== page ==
When it comes to kickass black/death metal, New Zealand is apparently the place to be. Last week saw Heresiarch drop their gnarly new record Death Ordinance, and this week it’s Vesicant turn to split skulls with their long-awaited debut Shadows of Cleansing Iron. I generally try to avoid making such direct parallels in my reviews, but there’s so much overlap between the two outfits that it’s difficult not to: they play the same genre (black/death), have the same hometown (Wellington), the same lyrical focus (war), and Heresiarch vocalist N.H. was one of Vesicant’s founding members, playing drums and then bass for the first two years of their existence.
All those similarities aside, though, the two bands do have their own distinct styles. Heresiarch are much more on the death metal end of the spectrum in terms of their riffs and tempos, but Vesicant incorporates more slower elements into their sound that remind me a bit more of a band like Temple of Void. In many ways, the music on Shadows of Cleansing Iron coils instead of raging, with guitarist Profanum’s splendid assortment of tendril-like riffs leading the charge.
The band’s name, which refers to a gas attack from a blistering agent like mustard gas, and lyrical concepts come from WWI, and they describe their music as “an attempt to channel the intense feelings of those who lived or died during that hellish era.” Now I’ve never personally experienced war, but my grandfather was on a stationed on a battleship in the Pacific during WWII, and I get a lot of the same feelings from listening to this record as I did on the very rare occasions when he would talk about the war.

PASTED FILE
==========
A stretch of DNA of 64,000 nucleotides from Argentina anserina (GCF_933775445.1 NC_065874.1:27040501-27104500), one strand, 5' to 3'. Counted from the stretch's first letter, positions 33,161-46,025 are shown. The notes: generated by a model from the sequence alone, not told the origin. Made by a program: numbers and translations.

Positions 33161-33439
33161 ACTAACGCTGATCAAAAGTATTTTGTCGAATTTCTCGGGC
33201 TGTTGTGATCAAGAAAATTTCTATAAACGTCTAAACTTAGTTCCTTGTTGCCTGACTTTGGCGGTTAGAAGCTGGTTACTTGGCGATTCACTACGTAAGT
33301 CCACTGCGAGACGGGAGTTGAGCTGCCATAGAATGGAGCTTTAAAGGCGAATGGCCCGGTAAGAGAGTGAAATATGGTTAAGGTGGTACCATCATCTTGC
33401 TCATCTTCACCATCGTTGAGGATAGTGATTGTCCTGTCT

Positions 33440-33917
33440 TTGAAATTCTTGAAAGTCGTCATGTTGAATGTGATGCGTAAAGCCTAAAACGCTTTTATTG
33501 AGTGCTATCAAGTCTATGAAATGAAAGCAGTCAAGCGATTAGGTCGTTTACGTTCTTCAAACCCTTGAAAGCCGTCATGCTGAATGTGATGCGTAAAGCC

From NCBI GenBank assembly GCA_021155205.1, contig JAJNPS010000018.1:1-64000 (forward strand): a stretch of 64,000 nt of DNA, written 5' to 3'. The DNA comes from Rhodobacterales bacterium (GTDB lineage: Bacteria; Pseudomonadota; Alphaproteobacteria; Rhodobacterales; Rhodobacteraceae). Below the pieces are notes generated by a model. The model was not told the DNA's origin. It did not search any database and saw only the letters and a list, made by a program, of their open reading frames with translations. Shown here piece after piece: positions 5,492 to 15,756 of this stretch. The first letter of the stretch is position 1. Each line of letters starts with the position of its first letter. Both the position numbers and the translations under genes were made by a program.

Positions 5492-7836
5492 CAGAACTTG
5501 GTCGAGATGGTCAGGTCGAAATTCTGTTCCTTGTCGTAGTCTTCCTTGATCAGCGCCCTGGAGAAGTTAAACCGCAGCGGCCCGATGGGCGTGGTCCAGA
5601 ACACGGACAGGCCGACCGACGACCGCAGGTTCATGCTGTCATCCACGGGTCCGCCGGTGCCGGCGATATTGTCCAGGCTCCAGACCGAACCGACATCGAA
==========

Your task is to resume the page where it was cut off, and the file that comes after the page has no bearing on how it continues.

In terms of the songwriting, the record seems to focus on a series of slow, tense builds followed by moments of great violence. The first two minutes or so of “Shadow of Death,” for example, are a caustic crawl that eventually opens up into machine gun blast beats. The contrast on album highlight “Enceladus” is even sharper, which alternates slow, dissonant marches with more unbridledly aggressive sections. Meanwhile, dramatic closer “Excoriation” cycles through several contrasting moods in its 7+ minute run time.
All told, Shadows of Cleansing Iron is a really solid, well-paced record that should easily satisfy most fans of the black/death genre. The fact that Vesicant show a bit more versatility than many bands who play in a similar style helps to elevate the record above the rest of the fray.
Shadows of Cleansing Iron will be available on July 14 via Iron Bonehead.